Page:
As part of my new year clean-up, I did a social media purge and ended up deleting over 1,000 pictures between my most used accounts. They were mostly food pics taken in really bad lighting, a zillion selfies with only hashtags for captions and a few too many pictures of my ‘booty gains.’ Yep…nothing that I would miss or that provided any real value to my audience.
But, I also saved a lot of photos because reading the captions reminded me of just how far I’ve come, especially since my last Figure competition in 2014. And no, I will never compete again, but I needed to go through that period to get to where I am today.
One photo from early 2014 was a side-by-side comparison of my stomach and thighs with only a few pounds difference between the 2 pics. On the heavier side, I used a pig-snout and sad face emoji and on the lighter side I used a smiley face and the “perfect” hand symbol emoji. The caption was about how self-love was the reason behind my weight loss. Um, what?! My jaw literally dropped when I saw that.
3 things – 1) I look great in both pics 2) The way I define self-love today had absolutely nothing to do with my weight loss back then. 3) I remember how exhausted and over trained I felt in the first pic and those feelings did me no favors long term
When those pics were taken, I was dieting and only eating meals written on my meal plan, I was exercising to the point of exhaustion, sometimes twice a day, I wasn’t stretching or balancing out all the excessive weight training, I was living for my next “cheat meal” that always turned into a cheat day that always made me feel guilty after I ate. My sleep habits were totally off and I wasn’t very social (because dieting and exhaustion). I was all consumed by my aesthetic fitness goals.
Honestly, I probably would have kept all of that up if it weren’t for that public panic attack I had in April 2014 that literally stopped me in my tracks and gave me a second chance at approaching my fitness in a healthier, more fun and sustainable way.
The past 4 years have taught me so much about what it really means to make fitness a lifestyle. I work with a lot of women trying to break from that cycle I mentioned above. Everyone doesn’t have such a drastic wake-up call that has them seeking change…sometimes it’s just being tired, losing interest in fitness but still going through the motions and wanting your fitness goals and lifestyle to align.
Today, my body is somewhere between those two pics…it’s like, I love a good workout and I love a good piece of carrot cake. I make a delicious green smoothie and I make a delicious meaty pizza. I can make cardio and heavy lifting fun, but I also love Yin Yoga. Today, I define self-love by shifting my mindset away from guilt, shame, obsession and unworthiness so I can take my body back from pain, poor digestion, restless sleep and medication.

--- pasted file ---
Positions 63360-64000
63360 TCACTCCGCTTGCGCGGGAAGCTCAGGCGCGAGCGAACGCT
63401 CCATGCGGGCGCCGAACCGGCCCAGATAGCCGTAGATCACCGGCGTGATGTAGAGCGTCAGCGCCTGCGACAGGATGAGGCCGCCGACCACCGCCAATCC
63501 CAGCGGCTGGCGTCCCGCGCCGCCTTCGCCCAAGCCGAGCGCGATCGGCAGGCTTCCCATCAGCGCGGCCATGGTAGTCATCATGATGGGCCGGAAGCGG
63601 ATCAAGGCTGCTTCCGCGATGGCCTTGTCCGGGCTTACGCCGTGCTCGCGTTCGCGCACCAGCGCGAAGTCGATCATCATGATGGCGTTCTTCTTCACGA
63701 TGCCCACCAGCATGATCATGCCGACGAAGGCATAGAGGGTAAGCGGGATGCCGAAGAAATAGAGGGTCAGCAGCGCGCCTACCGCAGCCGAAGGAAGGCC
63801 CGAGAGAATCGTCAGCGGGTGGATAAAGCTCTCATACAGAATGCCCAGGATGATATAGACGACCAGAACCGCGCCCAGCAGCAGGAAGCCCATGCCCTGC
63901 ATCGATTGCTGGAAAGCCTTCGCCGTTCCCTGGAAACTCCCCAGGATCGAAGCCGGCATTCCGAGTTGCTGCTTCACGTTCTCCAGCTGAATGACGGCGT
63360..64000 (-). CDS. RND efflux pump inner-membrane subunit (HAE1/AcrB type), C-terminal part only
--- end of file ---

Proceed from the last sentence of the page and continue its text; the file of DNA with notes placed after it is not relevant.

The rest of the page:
Reflecting on what I’ve learned so far, these are my top 5 fitness truths –
1. Your body doesn’t respond well to extremes – Slow and steady wins the race every single time. It’s about making fitness a lifestyle versus making a mad dash toward some invisible finish line. If you’re chasing perfection, when you finally get “there,” you’ll find something else you want to change – the work is never over so you might as well slow down and enjoy the journey.
2. Know your numbers – Numbers such as your blood pressure, cholesterol, blood sugar levels and resting heart rate. Not just your weight and body fat percentage. It’s too easy to get caught up in aesthetics and forget to make your health the priority.
3. Your scale weight is just a number – You can look and feel different without seeing drastic changes on the scale. I am roughly 30lbs heavier than my competition weight and I feel and look completely different today. My energy is better, my body composition (muscle to fat ratio) has changed, my flexibility has greatly improved, etc.
4. You can’t ignore what’s happening on the inside – Mainly, your hormones, stress levels, your emotions and feelings. Looking back to April 2014, it was a million little things that led to my public panic attack, and it all stemmed from what I was keeping bottled up inside. Instead of addressing what I was feeling, I pushed it aside with more exercise for “stress relief” that actually made me feel more anxious. It’s true that when you get the inside right, the outside falls into place.
5. You know your body best – You know what foods make you feel your best and which ones make you feel crappy. You know whether moderation or abstinence is best for you and how you feel when you skip workouts. You also know how many hours of sleep you need to wake up energized and how you feel when you have a full day of healthy meals. Tune in and take care. Listen to your body and notice those subtle changes that might be trying to tell you something. The more you know about yourself, the more you can take the information you read online and make it work for you.
When was the last time you took a scroll back through your own social media accounts?
When you do, read through the captions to see how much your thoughts have changed. Think back on where you were mentally and physically when you posted those pics.
What would you have told yourself back then based on what you know now?
How are you loving on yourself these days?